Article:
Recriminations continued to accumulate after the release of a gruesome conversation about fetal remains, recorded by a hidden camera, went viral on the Internet, provoking a national uproar about Planned Parenthood procedures.
Produced by the Center for Medical Progress, the video captures Dr. Deborah Nucatola, senior director of medical services for the Planned Parenthood Federation of America, discussing ways abortion procedures can be altered to preserve fetal body parts requested for use in research. The video was shot at a business lunch in the Los Angeles area on July 25, 2014. As many Americans tried to wrap their heads around the idea of the existence of a robust trade in fetal organs and tissue derived from abortions, calls for congressional investigations were heard in Washington. A number of governors launched reviews of Planned Parenthood policies and procedures in their states to determine if local treatment of fetal remains was in keeping with federal law.
The state of American journalism—is it co-opted and cowed by liberal supporters of Planned Parenthood or drawn into too hasty conclusions from edited and out-of-context video?—also became part of the national dialogue. Meanwhile, reactions to the story by the American public split predictably across pro-life and pro-choice battlements.
As millions watched the video of Nucatola’s blasé discourse on abortion and organ recovery on YouTube in varying degrees of shock, Planned Parenthood’s president, Cecile Richards, initially remained defiant, denying any wrongdoing and challenging the integrity of the investigative team that released the edited video. But Nucatola’s bland recounting of abortion procedures in between sips of wine and bites of lunch salad had disturbed many viewers. In a statement posted on YouTube on July 16, Richards soon took a different tack. She apologized for Nucatola’s “tone and statements,” but emphasized that “the allegation that Planned Parenthood profits in any way from tissue donation is not true.”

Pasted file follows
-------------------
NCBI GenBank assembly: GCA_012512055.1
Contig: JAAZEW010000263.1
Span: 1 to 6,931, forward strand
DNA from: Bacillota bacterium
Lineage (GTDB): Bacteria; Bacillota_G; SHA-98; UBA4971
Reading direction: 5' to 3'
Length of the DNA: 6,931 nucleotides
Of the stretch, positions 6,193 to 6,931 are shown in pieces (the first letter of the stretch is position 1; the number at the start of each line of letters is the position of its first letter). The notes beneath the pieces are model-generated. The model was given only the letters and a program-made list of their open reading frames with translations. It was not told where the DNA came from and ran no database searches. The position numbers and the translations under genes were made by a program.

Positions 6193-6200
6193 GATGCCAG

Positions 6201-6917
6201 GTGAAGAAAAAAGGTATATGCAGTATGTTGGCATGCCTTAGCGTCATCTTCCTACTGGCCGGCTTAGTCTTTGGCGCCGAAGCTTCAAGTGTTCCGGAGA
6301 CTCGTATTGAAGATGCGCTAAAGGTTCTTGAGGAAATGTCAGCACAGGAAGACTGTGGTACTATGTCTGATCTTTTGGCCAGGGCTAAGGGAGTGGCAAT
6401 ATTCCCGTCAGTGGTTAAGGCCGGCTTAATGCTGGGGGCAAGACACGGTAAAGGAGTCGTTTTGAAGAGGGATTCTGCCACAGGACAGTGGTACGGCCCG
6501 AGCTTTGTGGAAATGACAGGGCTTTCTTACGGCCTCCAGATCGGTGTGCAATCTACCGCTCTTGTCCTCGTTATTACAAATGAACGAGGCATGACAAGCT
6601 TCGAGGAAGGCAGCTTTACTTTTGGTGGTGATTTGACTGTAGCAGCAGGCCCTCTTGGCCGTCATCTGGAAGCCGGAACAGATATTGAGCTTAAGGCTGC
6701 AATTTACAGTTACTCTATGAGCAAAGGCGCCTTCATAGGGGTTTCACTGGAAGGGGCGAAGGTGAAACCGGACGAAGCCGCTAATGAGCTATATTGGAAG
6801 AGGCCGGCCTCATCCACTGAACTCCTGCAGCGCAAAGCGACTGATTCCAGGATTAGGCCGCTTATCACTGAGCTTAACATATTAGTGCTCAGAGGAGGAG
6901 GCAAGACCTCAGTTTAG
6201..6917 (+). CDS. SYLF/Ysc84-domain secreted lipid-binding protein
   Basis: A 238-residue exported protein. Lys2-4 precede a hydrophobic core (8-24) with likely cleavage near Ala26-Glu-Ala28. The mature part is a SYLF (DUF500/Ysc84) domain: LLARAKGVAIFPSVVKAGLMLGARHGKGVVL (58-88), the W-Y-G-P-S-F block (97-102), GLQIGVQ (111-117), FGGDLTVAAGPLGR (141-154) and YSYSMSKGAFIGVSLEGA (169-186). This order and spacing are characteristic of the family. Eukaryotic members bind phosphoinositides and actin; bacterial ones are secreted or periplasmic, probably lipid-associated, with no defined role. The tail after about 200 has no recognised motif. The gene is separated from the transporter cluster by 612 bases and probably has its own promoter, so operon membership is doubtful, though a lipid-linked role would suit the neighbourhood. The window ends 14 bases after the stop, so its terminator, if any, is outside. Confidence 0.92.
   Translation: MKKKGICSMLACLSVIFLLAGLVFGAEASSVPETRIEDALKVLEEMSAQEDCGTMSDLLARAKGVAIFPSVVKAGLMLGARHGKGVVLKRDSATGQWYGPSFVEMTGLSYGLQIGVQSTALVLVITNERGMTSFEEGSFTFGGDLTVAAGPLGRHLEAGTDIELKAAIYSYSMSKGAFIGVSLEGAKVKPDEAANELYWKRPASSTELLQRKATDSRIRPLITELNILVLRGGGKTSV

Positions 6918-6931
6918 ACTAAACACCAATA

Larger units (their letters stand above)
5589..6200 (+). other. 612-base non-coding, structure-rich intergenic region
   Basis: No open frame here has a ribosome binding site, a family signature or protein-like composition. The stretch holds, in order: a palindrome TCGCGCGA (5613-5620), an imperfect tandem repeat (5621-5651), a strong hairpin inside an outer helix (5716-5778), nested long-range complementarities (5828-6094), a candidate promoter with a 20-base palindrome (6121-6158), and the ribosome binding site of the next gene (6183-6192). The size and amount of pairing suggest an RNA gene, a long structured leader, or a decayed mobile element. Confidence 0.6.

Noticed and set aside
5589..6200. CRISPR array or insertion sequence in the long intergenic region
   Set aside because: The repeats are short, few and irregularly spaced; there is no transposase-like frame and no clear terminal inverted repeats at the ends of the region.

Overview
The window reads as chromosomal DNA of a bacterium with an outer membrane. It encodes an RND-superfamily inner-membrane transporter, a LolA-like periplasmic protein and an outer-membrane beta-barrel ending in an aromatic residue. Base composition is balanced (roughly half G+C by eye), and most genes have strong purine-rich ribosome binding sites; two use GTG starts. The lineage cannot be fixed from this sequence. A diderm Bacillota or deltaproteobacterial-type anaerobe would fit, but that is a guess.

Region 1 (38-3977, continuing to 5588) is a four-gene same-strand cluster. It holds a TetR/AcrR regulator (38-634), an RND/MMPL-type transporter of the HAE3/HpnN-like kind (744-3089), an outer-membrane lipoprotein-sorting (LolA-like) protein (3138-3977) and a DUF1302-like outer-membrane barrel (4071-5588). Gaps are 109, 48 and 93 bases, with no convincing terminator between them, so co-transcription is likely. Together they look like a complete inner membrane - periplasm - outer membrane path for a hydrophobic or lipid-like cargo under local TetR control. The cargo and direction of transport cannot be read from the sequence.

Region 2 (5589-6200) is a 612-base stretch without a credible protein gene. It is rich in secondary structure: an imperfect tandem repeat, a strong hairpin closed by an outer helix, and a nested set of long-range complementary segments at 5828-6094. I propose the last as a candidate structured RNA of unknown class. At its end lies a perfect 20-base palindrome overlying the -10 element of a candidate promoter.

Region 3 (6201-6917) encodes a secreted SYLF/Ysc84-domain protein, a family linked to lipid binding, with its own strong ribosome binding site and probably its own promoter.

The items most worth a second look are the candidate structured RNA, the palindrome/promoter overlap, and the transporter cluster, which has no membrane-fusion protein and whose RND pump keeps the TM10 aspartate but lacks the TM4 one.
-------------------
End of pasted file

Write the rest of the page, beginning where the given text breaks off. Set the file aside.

As head of Planned Parenthood’s Medical Services Department, Nucatola has overseen medical practice at the federation’s locations since 2009. She also trains new Planned Parenthood abortion doctors and performs abortions herself at Planned Parenthood in Los Angeles on women who are up to 24 weeks pregnant, according to the Center for Medical Progress.
Surreptitiously videoed by C.M.P. investigators, she explained to two investigators posing as officers of a biotech firm how she adapted her procedure during an abortion with the aim of keeping fetal organs intact. “We’ve been very good at getting heart, lung, liver,” said Nucatola, “because we know that, so I’m not gonna crush that part, I’m gonna basically crush below, I’m gonna crush above, and I’m gonna see if I can get it all intact.”
“This public revelation about Planned Parenthood’s trafficking in human body parts obtained as a byproduct of abortion is long overdue,” said Vicki Evans, respect life coordinator for the Archdiocese of San Francisco. An undercover investigation of a Planned Parenthood affiliate in 2000 resulted in similar findings, Evans said. Congressional hearings to investigate trafficking in fetal organs and tissue by private companies were held, but nothing was done, she said.
According to a New York Times report on the controversy, companies that acquire fetal tissue and organs from Planned Parenthood can command high prices, “given the demand among researchers.”
During the recorded interview, Nucatola mentions one of those companies, StemExpress, a five-year-old business in Placerville, Calif. An archived Internet page suggests StemExpress pitches partnerships to abortion clinics as a way to generate revenue. “By partnering with StemExpress,” the company appeals to clinic directors, “not only are you offering a way for your clients to participate in the unique opportunity to facilitate life-saving research, but you will also be contributing to the fiscal growth of your own clinic.”